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P09.38 Syphilis prevalence and risk behaviour among people living with hiv in managua, nicaragua: bss-2009, bss-2014 and sti sentinel surveillance (vicits) 2014
  1. L Romero,
  2. I Loya-Montiel,
  3. A Solorzano,
  4. S Morales-Miranda
  1. HIV Unit, Center for Health Studies, Universidad Del Valle de Guatemala


Background In Nicaragua, 9,739 HIV cases have been reported during 1987–2014. Two Central American Behavioural Surveillance Survey (BSS) among people living with HIV (PLHIV) to estimate prevalence of STI and risk behaviour have been conducted. Since 2012, the STI Sentinel Surveillance Strategy (VICITS) has offered STI diagnosis/treatment and behavioural intervention for PLHIV in public health sites. We present socio-demographic/behavioural and STI prevalence among PLHIV from BSS (2009 and 2014) and VICITS databases.

Methods For the BSS, we used a convenience sample of PLHIV seeking HIV services at Roberto Calderon Hospital (RCH) in Managua, from September–December 2009 and January–March 2014. For VICITS, PLHIV seeking services at RCH during 2014 were included. BSS information was obtained through Audio Computer-Assisted Self-Interview. VICITS data were abstracted from VICITS information system. Blood samples were collected for Syphilis testing according to national guidelines. Data were analysed using STATA v13.0.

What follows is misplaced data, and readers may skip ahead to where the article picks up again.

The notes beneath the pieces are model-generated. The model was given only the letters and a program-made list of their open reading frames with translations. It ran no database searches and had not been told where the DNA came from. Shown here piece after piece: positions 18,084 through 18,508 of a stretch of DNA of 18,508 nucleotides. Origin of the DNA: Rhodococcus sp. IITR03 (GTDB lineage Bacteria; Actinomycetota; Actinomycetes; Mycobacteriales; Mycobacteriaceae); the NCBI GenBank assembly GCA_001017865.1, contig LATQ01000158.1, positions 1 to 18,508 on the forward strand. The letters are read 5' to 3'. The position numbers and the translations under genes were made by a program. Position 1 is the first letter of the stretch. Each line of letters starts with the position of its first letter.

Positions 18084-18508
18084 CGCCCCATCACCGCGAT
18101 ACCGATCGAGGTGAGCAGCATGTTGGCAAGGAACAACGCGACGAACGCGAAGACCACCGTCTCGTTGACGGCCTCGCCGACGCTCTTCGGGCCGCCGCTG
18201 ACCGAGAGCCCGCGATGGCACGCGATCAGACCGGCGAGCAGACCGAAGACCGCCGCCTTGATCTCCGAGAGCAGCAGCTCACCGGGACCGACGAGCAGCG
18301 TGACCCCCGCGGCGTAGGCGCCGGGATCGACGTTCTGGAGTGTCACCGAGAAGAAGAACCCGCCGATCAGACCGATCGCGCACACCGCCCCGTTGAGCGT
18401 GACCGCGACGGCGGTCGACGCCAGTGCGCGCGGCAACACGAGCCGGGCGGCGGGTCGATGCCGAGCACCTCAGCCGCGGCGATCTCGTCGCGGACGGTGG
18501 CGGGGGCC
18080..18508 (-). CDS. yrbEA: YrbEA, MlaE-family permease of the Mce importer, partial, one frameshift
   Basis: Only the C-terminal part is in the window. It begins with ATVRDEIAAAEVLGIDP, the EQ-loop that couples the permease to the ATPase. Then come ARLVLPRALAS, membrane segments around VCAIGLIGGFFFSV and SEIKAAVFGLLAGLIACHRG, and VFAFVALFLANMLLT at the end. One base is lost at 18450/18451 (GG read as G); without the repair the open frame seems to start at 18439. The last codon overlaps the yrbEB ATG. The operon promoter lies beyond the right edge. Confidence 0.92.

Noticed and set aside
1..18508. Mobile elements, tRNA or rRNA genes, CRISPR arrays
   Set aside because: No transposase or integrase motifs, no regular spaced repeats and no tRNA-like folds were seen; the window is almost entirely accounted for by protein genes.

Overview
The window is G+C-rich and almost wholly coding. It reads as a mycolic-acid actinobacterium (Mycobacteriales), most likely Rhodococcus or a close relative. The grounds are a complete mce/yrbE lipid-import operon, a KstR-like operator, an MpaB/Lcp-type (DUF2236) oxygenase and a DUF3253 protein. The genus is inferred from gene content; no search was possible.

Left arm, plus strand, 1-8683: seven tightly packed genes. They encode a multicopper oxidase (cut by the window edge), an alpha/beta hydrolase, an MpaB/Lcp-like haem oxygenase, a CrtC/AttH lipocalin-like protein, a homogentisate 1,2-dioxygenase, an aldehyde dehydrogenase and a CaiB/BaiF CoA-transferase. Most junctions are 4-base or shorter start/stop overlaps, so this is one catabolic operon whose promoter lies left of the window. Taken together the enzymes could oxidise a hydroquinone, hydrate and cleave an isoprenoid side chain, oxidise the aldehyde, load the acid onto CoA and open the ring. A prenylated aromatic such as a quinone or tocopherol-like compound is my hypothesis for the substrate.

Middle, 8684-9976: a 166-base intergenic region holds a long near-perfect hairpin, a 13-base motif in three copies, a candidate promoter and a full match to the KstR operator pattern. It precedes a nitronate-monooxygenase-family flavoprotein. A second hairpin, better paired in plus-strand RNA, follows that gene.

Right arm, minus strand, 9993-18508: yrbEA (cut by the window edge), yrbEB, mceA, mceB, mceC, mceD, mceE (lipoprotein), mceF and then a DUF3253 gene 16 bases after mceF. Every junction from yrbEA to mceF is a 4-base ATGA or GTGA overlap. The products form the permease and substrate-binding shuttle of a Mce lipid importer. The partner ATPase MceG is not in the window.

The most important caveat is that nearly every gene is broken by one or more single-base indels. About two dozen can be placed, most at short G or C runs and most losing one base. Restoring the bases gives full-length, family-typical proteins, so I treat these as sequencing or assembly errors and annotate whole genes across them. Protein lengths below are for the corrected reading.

Results Each BSS survey recruited 200 PLHIV (male 53.5% BSS-2009; 74.0% BSS-2014). VICITS recruited 146 PLHIV (85.7% male). Median age was 34 years old for all three data sources. One-third reported being married/living together in BSS-2009 and VICITS (44%, BSS-2014). Alcohol use in the last month was reported by 33.2% in BSS-2009 and 50% in BSS-2014 and VICITS. Condom use in the last sex with any partner was 60.0% in BSS-2009 and 75.5% in BSS-2014 and VICITS. Prevalence of syphilis was 11.6% (95% CI: 7.5–16.8) in BSS-2009, 10.0% (95% CI: 6.2–15.0) in BSS-2014 and 16.7% (95% CI: 8.1–19.8) in VICITS.

Conclusion Although socio-demographic/behavioural data of PLHIV in BSS and VICITS were similar, syphilis prevalence was higher among PLHIV enrolled in VICITS. Our results indicate that VICITS strategy can provide valuable information about sexual behaviour of PLHIV. Our findings suggest the use of programmatic data in lieu of complex and expensive surveys to monitor trends in STI prevalence and sexual behaviour.

Disclosure of interest We declare that we have no conflicts of interest.

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